Uneffing believable that the article suggests that you cannot even treat the USA as flyover country! (As I have done since 2010–except for my one trip to the USA as a family emergency)
The U.S. Department of “Justice” (what a misnomer) is suing Mr. Pomerantz in a U.S. court. This is completely irrelevant to any Tax Treaty issues. In other words, the USA is making no attempt to ask the Government of Canada to assist in collection.
Now, what will be interesting is whether (assuming the DOJ is successful) the USA will attempt to try to enforce the U.S. based judgment in Canada using some sort of “reciprocal enforcement of Judgement” registration provisions. I have never considered whether the Common Law Revenue rule could be used as an excuse to not allow such a judgment to be registered in Canada. This is an interesting question.
I am beginning to think that all this discussion of “legal this” or “legal that” is obscuring the core issue. The core issue is that FBAR is wrong, that FATCA is wrong, that the Governments are evil and that people are going to have to figure out to better defend themselves.
Even though the Pomerantz case has nothing to do with FATCA (and should not be construed as the IRS targeting Canadians) it is a glimpse of what the future will be.
The question is this:
What are individuals going to do to protect themselves from the combined effects of these evil laws and evil governments. There is NO point in looking to home country governments and to the courts to find protection.
The escalation of the war against “U.S. Persons” is visible, significant and intolerable.
At a bare minimum, those afflicted with the cancerous tumour of U.S. citizenship had better get it surgically removed “quick time”.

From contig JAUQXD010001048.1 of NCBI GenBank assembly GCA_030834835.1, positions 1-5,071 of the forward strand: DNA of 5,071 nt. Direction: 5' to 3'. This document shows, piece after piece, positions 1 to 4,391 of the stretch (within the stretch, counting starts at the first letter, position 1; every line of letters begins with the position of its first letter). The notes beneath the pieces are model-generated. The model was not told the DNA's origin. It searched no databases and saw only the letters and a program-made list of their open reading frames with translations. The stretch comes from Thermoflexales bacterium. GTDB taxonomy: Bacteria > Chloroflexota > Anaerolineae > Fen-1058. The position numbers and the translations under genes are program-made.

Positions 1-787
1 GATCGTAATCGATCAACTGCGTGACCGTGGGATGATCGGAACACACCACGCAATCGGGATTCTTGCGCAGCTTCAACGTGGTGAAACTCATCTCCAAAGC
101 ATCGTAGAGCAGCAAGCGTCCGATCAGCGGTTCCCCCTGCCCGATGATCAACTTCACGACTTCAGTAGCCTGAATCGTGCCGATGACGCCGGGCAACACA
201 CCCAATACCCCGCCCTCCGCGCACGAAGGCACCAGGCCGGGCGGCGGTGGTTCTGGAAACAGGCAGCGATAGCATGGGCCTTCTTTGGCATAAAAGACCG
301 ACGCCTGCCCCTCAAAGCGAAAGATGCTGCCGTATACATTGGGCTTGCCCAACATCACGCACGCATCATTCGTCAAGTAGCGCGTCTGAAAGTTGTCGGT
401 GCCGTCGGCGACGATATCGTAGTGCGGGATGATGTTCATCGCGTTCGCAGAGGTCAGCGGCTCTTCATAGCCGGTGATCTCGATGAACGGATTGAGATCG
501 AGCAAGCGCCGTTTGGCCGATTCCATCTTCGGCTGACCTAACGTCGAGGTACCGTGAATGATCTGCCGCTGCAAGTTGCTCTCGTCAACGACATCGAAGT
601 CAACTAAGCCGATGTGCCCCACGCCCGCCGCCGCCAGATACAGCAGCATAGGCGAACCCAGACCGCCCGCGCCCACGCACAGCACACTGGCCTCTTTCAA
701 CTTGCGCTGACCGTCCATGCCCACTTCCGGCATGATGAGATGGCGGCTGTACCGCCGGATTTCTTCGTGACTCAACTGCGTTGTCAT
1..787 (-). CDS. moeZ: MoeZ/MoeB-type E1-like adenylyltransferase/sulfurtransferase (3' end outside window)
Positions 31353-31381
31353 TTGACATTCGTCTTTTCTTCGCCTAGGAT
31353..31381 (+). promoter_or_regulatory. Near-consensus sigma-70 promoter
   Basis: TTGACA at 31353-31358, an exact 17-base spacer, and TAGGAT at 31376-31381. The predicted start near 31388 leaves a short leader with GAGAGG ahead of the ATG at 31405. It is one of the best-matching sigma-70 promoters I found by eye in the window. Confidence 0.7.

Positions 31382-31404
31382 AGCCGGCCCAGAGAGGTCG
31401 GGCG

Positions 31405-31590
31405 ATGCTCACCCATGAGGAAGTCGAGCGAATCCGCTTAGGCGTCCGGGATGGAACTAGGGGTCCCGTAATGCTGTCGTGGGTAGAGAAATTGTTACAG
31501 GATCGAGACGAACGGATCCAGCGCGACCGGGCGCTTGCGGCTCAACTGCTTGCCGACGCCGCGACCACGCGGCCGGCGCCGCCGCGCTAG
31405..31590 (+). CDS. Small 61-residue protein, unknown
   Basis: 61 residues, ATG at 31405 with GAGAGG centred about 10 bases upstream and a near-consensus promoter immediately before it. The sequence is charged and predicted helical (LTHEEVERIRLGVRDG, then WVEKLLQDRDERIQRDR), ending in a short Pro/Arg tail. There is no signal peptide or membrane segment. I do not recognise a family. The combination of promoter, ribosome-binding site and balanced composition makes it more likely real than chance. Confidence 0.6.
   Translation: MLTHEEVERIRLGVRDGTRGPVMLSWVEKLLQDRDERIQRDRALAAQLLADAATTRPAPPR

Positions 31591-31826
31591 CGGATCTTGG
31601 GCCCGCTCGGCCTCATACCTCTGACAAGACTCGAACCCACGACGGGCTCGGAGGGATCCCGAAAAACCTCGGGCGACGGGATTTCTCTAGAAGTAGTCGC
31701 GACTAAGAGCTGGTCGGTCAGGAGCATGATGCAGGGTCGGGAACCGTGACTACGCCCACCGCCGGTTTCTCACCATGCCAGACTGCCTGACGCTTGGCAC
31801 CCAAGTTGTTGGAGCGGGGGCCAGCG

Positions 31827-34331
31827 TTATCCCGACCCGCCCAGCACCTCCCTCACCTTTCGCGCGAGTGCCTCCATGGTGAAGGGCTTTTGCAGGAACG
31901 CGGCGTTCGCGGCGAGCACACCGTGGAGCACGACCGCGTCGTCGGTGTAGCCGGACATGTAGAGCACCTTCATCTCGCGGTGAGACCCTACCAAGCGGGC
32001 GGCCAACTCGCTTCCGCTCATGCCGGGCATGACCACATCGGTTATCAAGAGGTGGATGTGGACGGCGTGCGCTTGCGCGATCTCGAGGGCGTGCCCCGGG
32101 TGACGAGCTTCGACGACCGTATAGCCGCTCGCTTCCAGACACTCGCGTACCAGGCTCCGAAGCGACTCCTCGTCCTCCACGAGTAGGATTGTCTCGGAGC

“I am beginning to think that all this discussion of “legal this” or “legal that” is obscuring the core issue. The core issue is that FBAR is wrong, that FATCA is wrong, that the Governments are evil and that people are going to have to figure out to better defend themselves.”
USCitizenAbroad wrote: “Even though the Pomerantz case has nothing to do with FATCA (and should not be construed as the IRS targeting Canadians) it is a glimpse of what the future will be.”
I have changed the title from “The Master Plan Fulfilled” to “The FATCA Master Plan Revealed”
Passing the buck:
CBC News, Elizabeth Thompson, March 17, 2017: “Canadians should be told if their banking info shared with IRS, says MP — Canada Revenue Agency says banks should tell their clients”
Emphasis added to extract from 17 Mar 2017 Thompson article:
Now. Is there any known instance of such proactive communication? Communication is a requirement? If that requirement is not met, what legal liability accrues to the financial institution?
Questions, questions, questions.
Blockquoting overrides tagging for emphasis. So, repeat extract without blockquoting, to display emphasis:
“The legislation implementing the Canada-U.S. Intergovernmental Agreement (IGA) requires that Canadian financial institutions communicate with account holders of pre-existing accounts if there is information suggesting that they are a U.S. citizen or resident (e.g., their client file contains a U.S. contact address or phone number,)” said spokesperson Chloé Luciani-Girouard.
@usxcanada Blockquoting overrides tagging for emphasis
Yep, the local stylesheet is weird. “strong” and “em” instead of “b” and “i” work, though:
Questions anyone can ask the Director of Competent Authority, as I have. I heard back from them regarding my most recent letter to the Revenue Minister addressing this specific issue. I wrote:
Dear Minister Lebouthillier,